there are priorities when any new animal comes in...
Carol · Dec. 24, 2010
first and foremost at all times is getting them to feel safe and emotionally comfortable here. with new animals this can be difficult...especially when you need to suggest to them that they probably should not be doing this or that. in molly2's case this is posing a bit of a minor problem cuz molly one keeps snapping at her face and i keep yelling at molly to knock it off and the other molly just thinks she did something wrong. oh...not you molly dear...that molly dear other there.
it also gets a bit confusing for her because molly 2 (and molly 1 for that matter) is not house trained...how could she be when she has always lived in the back yard? (molly one does not have that excuse, she was never a backyard dog for even one minute of her very long life!)..add to this that she really does not want to go outside because she might not get back in.
so when molly 2 has an accident and looks a bit worried..i have to tell her she is a good girl and it is ok. i am not telling her it is ok to pee or poop in the house..i am telling her it is ok that she has not learned that it is safe to go outside to do it yet.
i highly doubt she can differentiate between the two but it does make her feel safe.
this morning we took a step forward...she actually rushed to the door...stuck her 2 front feet out on the cement and squatted and peed in the doorway. ok so all of it landed on the lino inside jelly's small home...but hey..the effort was being made...very, very good dog!
molly met bibi, who snarled in her face...keep away from me big dog cuz if you bump and make me fall, i am so going to be pissed off. unlike jelly the tank-like idiot..molly 2 politely gave bibi some room.
i think intrinsically, molly is a very good dog but that is not what worries me as i get used to her...it is the fact that saints is so busy and so very full of very real life...which is something that our new molly is just not used to. she won't have a lot of coping skills for dealing with it all and that is why i am a bit nervous.
a 14 or 15 year old dog, has a lot of past life experience to draw on...not all of it great but still it helps cuz they know who they are. by our standards this molly is almost a baby who has never had the opportunity to try out being different dogs...and i don't want her trying out new identities around here either, some of them might not be good.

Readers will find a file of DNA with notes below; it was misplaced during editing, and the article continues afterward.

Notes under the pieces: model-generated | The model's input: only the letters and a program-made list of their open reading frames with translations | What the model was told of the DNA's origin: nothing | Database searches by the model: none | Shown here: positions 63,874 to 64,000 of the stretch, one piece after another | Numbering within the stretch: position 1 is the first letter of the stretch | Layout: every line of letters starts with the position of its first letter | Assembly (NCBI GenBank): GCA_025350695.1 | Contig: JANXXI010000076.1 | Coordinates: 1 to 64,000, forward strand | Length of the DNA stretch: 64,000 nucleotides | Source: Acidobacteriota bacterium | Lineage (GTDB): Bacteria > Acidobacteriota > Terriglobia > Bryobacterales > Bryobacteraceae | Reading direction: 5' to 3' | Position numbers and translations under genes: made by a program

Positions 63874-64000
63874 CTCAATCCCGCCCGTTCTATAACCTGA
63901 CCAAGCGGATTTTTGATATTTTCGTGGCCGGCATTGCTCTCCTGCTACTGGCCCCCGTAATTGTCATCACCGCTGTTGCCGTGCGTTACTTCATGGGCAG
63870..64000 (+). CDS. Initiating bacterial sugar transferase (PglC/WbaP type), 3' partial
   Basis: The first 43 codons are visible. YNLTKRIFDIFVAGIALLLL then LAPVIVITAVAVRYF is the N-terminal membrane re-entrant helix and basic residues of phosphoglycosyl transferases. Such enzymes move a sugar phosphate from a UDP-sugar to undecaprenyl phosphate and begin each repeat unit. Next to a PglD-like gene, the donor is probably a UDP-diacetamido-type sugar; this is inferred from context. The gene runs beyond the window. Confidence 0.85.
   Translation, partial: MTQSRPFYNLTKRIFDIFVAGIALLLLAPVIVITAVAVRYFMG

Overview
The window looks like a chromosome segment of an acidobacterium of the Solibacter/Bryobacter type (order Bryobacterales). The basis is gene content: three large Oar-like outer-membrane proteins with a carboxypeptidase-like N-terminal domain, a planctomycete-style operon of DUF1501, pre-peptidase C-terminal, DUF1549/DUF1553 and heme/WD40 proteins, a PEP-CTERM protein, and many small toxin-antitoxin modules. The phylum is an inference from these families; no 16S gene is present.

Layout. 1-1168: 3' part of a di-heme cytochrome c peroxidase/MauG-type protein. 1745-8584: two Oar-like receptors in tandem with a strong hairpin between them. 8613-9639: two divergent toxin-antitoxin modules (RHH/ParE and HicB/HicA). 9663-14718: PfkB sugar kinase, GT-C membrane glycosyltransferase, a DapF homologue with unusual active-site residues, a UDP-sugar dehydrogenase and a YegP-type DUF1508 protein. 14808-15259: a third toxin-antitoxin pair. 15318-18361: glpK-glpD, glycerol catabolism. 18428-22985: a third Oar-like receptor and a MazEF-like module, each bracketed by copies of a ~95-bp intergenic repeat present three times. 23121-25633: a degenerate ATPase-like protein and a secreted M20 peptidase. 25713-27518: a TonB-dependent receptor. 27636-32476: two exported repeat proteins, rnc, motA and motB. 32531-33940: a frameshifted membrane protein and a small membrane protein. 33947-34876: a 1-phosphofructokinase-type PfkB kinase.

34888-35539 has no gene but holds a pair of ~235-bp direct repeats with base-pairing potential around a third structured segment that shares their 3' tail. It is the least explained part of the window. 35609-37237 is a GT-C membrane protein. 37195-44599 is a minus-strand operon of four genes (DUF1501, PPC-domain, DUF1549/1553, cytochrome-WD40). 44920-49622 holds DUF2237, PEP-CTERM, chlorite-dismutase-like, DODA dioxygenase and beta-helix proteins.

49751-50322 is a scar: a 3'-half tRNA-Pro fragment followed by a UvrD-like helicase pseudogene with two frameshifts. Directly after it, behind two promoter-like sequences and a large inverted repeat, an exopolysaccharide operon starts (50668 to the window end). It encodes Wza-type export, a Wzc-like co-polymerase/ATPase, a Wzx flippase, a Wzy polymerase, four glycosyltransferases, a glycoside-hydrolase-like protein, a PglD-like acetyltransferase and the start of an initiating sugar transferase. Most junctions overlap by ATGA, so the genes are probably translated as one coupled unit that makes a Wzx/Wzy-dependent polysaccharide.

plus...a 4 year old healthy powerhouse is much different then a 14 yr old snapping bibi who falls over when he gets mad at someone and wants to do something about it.
so the priorities are always to make them feel loved and safe...and keep everyone else around here safe too. i have to control the normal (maybe not normal/ maybe usual is a better word)..i have to control the usual personalities around here so they do not push her too far and trigger her.
it is stressful for all of us. no one is allowed to be too pissy...no one is allowed to be too excited or too happy either. 30 dogs can bring together a whole bunch of high energy and right now i want it calm and quiet while our new girl gets her solid saints feet.
with all new arrivals, there is a honeymoon stage...and that honeymoon is critical because while everything is new and unfamiliar..they look at me to see what i m expecting. once the honeymoon is over, they start making their own choices and decisions and the hope is that they stick with the program that i happen to like around here....(which is, everyone please get along together)...and not come up with their own....(like big bambi tries once in a awhile..the when carol is not looking..i am the boss.)
i know a lot of folks keep new dogs separate and slowly over time blend them in...i try really hard not to do that..i want them fully integrated together with everyone within 24-48 hours before they settle enough to think for themselves. way easier for all of us in the long run if they are letting me think for them cuz then i get to set the tone of living here for them...and i need that kind of control.
it is a bit of a guessing game...reading the new ones and hoping i am reading them close...they are stressed and it is new here and i still have to find that real dog hiding inside and convince them to just slide along with the program and everything will truly be fine and alright.
when you bring new dogs in...never let them see you sweat. be absolutely rock solid in your conviction that everything will work out for the best....dogs are so good at reading us, and if we are that absolutely convinced in the rightness of it all...they will usually put aside their personal doubts and try really hard to agree.
those are the very best dogs....but to get them there, puts a lot of responsibility not to mess them up, squarely on me.